_{n}*P*) are computed for all months between April and October and for lag times between 5 and 40 days.

_{n}Citation: Journal of Hydrometeorology 14, 6; 10.1175/JHM-D-12-099.1

Overview of (left column) fitted functions, (second column) soil moisture memory, (third column) its uncertainty (refer to text for details), (fourth column) *ρ*(*w _{n}*,

*P*) [as described in section 4d(1)] for all catchments going from (top row) high soil moisture memory to (bottom row) low soil moisture memory. In the left column, the red curves correspond to the fitted runoff ratio functions, the black lines show the fitted ET ratio functions, and the vertical blue lines denote the 5% and 95% quantile of all soil moisture values in the time frame between April and October. Soil moisture memory, its uncertainty,

_{n}*ρ*(

*w*,

_{n}*P*) are computed for all months between April and October and for lag times between 5 and 40 days.

_{n}Citation: Journal of Hydrometeorology 14, 6; 10.1175/JHM-D-12-099.1

Overview of (left column) fitted functions, (second column) soil moisture memory, (third column) its uncertainty (refer to text for details), (fourth column) *ρ*(*w _{n}*,

*P*) [as described in section 4d(1)] for all catchments going from (top row) high soil moisture memory to (bottom row) low soil moisture memory. In the left column, the red curves correspond to the fitted runoff ratio functions, the black lines show the fitted ET ratio functions, and the vertical blue lines denote the 5% and 95% quantile of all soil moisture values in the time frame between April and October. Soil moisture memory, its uncertainty,

_{n}*ρ*(

*w*,

_{n}*P*) are computed for all months between April and October and for lag times between 5 and 40 days.

_{n}Citation: Journal of Hydrometeorology 14, 6; 10.1175/JHM-D-12-099.1

Figure 6 also displays the uncertainties corresponding to the soil moisture memories, as derived with the methodology described in section 2c. They are mostly smaller than 0.2, indicating that the computed memory patterns are robust with respect to parameter sets obtained from different and independent subsets of the full time period analyzed. Especially if the estimated memory is high, the uncertainties are low; therefore, high soil moisture memory as identified with the simple water balance model is particularly reliable.

#### 1) Controls of soil moisture memory in Switzerland

*P*

_{n}_{,y}denotes precipitation (in mm day

^{−1}) between date

*n*and

*n*+

*t*

_{lag}of year

*y*. It is multiplied with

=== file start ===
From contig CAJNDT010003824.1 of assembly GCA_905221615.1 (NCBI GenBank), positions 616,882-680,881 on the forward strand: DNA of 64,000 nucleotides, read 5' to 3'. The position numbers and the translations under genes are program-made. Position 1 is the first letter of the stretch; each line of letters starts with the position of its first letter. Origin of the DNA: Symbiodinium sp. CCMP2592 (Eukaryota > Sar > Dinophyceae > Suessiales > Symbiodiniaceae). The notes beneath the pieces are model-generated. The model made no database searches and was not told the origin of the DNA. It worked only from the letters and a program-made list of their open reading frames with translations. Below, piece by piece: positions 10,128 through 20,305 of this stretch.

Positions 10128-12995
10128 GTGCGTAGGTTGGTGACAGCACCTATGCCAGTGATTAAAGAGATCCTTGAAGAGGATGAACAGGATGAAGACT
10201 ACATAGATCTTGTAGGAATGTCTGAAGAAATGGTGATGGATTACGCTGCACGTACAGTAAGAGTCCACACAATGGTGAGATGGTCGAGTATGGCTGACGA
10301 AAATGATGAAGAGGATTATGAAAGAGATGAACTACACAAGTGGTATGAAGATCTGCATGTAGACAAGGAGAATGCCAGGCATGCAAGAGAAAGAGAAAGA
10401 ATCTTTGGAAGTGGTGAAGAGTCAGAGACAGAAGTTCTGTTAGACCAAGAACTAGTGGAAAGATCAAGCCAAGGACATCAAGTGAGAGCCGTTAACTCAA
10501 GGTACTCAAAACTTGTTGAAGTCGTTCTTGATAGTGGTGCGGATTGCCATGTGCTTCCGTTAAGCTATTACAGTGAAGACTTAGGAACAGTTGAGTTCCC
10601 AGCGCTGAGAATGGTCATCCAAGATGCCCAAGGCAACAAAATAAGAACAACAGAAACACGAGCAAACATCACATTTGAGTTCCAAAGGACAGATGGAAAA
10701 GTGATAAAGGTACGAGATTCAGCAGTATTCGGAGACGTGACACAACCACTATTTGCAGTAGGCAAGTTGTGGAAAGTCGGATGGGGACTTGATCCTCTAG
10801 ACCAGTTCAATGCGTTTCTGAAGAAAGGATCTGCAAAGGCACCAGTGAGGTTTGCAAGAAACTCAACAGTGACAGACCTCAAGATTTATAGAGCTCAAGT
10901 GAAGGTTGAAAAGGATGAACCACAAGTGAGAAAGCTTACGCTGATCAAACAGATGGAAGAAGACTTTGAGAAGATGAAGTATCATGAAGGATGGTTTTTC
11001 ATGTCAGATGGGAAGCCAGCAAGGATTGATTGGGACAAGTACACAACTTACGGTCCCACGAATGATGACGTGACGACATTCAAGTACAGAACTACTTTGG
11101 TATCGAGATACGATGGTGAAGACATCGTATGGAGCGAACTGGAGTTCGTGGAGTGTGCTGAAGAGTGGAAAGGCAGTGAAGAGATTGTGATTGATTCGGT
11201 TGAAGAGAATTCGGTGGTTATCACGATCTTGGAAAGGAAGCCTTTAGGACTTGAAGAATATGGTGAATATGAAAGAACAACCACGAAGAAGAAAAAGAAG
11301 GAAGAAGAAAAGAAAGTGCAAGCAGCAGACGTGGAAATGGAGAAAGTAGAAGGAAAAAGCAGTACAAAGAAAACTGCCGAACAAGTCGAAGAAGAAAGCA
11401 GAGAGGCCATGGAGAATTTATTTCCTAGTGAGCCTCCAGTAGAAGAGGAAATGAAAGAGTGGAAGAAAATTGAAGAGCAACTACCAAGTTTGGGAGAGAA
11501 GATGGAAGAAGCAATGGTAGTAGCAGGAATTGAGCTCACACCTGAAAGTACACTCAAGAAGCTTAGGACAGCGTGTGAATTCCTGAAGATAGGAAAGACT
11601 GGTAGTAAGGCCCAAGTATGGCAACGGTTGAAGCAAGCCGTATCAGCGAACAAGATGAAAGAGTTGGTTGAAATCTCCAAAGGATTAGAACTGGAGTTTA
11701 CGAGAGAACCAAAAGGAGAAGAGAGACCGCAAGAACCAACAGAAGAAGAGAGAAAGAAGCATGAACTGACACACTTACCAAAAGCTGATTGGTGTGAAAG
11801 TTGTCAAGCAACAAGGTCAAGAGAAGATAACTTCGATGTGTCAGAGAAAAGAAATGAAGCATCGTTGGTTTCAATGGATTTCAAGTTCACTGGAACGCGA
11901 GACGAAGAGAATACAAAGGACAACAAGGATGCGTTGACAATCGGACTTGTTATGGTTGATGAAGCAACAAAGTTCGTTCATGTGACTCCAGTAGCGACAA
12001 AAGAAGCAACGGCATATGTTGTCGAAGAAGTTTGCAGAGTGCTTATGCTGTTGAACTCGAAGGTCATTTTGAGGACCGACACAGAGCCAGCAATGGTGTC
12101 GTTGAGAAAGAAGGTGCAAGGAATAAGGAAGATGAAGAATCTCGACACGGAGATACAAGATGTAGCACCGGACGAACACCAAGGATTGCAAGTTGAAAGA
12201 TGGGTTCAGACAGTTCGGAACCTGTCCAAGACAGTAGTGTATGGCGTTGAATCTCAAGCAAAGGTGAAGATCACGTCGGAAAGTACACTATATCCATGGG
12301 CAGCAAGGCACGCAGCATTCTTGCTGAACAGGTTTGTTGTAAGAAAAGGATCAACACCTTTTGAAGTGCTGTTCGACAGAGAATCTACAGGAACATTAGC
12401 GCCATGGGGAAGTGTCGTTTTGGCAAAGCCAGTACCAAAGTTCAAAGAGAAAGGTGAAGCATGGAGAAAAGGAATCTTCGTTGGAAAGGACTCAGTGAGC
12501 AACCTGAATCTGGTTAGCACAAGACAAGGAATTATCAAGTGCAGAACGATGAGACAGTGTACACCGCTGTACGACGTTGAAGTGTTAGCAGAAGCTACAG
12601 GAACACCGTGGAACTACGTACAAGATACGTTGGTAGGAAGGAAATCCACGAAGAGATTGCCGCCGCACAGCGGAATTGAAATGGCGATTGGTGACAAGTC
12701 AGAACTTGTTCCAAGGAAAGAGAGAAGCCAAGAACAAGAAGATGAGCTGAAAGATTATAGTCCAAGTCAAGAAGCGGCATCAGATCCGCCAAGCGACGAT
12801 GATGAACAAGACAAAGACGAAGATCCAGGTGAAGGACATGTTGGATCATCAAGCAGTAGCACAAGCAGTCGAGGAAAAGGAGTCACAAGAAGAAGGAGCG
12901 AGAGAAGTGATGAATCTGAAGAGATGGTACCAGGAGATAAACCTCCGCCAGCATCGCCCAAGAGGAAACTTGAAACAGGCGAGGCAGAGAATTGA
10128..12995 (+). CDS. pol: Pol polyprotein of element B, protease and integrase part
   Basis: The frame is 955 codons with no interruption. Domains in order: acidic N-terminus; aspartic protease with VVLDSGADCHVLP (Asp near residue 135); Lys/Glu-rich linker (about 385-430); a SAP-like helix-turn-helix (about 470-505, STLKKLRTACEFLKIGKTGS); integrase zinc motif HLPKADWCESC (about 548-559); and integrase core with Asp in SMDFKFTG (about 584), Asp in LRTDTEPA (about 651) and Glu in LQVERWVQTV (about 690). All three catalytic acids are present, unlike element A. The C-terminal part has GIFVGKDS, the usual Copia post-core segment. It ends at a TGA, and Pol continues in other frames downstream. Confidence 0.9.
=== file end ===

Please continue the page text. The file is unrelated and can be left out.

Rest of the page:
*t*

_{lag}to yield the accumulated precipitation during that interval. The standard deviations are computed as described in section 2c. Note that

*ρ*(

*w*,

_{n}*P*). High values of either of these controls are indicative of higher soil moisture memory. The first control,

_{n}The fourth and fifth columns of Fig. 6 illustrate the values of these controls at all catchments for all months and lags considered. The ratio of the soil moisture and precipitation variabilities decreases from top to bottom in both figures as the soil moisture memory decreases, suggesting a connection. Confirming the results of OS12, comparatively high correlations between initial soil moisture and the subsequent precipitation (a reflection, indeed, of memory in precipitation itself) also seem to coincide with high memory in most catchments.

Moreover, these two figures show that the runoff optimization approach (section 2b) yields functions of similar shape for nearby catchments (e.g., Mentue/Broye and Sitter/Goldach), underlining the robustness of the simple model approach. However, despite such similarity in the functions, we can sometimes find different strengths for the soil moisture memory, as in the Mentue and Broye catchments, illustrating the importance of catchment-specific parameters such as water-holding capacity and maximum ET ratio.

Figure 7 shows the correlations between the optimized model parameters and the resulting soil moisture memory (as shown in Fig. 5). Water-holding capacity is seen to be a strong control of soil moisture memory, which is intuitively sensible; it has a direct impact on the numerator of the standard deviation ratio discussed above. A second control of memory is the runoff ratio exponent (even if of questionable statistical significance because of the relatively small set of catchments). The higher this exponent, the greater the contrast in the impact of runoff on soil moisture in wet and dry conditions. That is, for a high exponent, the dampening impact of runoff on soil moisture anomalies is significantly reduced in drier conditions. OS12 found that especially dry anomalies contribute to a higher soil moisture memory, which explains why the runoff ratio exponent has such a large effect. It is important to note that these three controls are not statistically independent, because they would otherwise explain too much of the variance of soil moisture memory; a proper breakdown of the roles of these parameters and how they vary with each other would require a substantially larger collection of analyzed catchments.